Pilot wins meal-break battle with Jetstar
Christchurch-based pilot Robert Greenslade has won an Employment Court battle with Jetstar over meal and rest breaks.
Jetstar's lawyers told the Court if the airline had to give its pilots meal and rest breaks during flights or on the tarmac, it would affect operations and financial performance to the point where the budget carrier may exit New Zealand.
Greenslade had wanted to take rest and meal breaks in accordance with his employment contract and the Employment Relations Act.
Jetstar told the Court implementing the breaks on its domestic and trans-Tasman flights, which have turnaround times or 30 minutes and 40 minutes, respectfully, would affect scheduling, increase costs and affect revenues.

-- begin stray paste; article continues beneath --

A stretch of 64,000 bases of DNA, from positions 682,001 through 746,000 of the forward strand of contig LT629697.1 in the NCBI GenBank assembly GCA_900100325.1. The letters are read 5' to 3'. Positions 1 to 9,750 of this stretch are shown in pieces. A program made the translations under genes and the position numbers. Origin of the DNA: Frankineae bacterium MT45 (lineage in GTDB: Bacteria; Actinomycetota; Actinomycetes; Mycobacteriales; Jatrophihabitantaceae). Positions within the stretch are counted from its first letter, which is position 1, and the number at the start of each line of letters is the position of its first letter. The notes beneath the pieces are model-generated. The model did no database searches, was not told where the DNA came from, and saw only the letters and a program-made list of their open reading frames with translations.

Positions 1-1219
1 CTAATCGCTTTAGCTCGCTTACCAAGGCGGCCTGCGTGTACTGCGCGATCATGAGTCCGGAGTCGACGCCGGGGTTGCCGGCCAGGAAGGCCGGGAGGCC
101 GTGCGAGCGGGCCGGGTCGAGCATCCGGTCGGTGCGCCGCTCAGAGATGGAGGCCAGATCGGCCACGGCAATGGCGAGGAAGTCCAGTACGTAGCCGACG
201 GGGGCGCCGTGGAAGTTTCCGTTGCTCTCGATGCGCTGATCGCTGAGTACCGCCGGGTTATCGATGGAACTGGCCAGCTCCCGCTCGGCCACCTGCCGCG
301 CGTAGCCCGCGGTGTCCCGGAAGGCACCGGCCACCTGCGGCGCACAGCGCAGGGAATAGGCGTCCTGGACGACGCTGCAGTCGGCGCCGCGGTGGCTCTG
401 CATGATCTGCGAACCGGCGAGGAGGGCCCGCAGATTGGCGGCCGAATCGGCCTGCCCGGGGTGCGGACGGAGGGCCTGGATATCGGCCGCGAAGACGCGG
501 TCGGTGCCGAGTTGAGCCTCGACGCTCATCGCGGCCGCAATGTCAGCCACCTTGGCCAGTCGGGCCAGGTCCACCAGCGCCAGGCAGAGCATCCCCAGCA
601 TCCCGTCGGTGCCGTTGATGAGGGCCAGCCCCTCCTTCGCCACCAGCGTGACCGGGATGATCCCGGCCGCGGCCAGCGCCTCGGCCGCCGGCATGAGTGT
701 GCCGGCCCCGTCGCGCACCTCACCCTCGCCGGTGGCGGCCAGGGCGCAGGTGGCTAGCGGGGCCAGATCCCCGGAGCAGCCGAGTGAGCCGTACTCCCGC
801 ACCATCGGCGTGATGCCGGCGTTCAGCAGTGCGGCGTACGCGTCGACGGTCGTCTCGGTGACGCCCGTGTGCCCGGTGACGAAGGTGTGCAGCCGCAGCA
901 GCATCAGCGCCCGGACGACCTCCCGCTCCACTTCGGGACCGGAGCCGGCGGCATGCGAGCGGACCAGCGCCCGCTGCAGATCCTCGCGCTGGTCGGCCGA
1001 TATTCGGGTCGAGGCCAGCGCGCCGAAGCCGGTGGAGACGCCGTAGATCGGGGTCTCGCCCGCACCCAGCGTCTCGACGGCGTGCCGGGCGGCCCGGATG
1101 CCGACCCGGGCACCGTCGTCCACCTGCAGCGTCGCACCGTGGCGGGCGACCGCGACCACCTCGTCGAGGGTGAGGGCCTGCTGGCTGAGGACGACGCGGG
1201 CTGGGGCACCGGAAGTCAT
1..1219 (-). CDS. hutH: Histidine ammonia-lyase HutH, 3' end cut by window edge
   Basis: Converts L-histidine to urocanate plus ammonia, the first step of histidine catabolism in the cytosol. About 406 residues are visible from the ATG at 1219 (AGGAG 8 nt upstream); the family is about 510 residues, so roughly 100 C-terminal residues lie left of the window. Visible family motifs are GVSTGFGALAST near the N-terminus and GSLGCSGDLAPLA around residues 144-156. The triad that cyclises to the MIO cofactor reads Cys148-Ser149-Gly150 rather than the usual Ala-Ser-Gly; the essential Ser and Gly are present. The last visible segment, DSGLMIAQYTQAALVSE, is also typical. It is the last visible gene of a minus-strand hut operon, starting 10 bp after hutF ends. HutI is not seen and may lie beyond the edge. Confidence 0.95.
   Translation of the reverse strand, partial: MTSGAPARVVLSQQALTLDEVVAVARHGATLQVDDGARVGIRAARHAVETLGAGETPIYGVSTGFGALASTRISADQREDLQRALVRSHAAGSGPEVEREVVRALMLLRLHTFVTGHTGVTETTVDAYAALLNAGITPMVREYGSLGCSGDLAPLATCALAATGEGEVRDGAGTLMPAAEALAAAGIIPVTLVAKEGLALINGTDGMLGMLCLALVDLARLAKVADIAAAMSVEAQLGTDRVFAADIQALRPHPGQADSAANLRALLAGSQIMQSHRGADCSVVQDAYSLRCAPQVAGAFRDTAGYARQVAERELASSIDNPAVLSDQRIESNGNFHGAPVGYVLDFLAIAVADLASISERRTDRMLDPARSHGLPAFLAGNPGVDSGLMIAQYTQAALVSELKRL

The court ruled against Jetstar, saying the airline breached its employment agreement with Greenslade.
Possible compensation and costs were to be determined through mediation between Jetstar and Greenslade.
Greenslade's lawyer Rodney Harrison QC said the low-cost, low-yield model that Jetstar operates was no more of an excuse to flout legal requirements than it would be for a garment sweatshop operator.
Despite finding in Greenslade's favour regarding the employment conditions breach, the Court ruled the two sides mediate to a solution to rest and meal breaks.
Greenslade is still flying for Jetstar.
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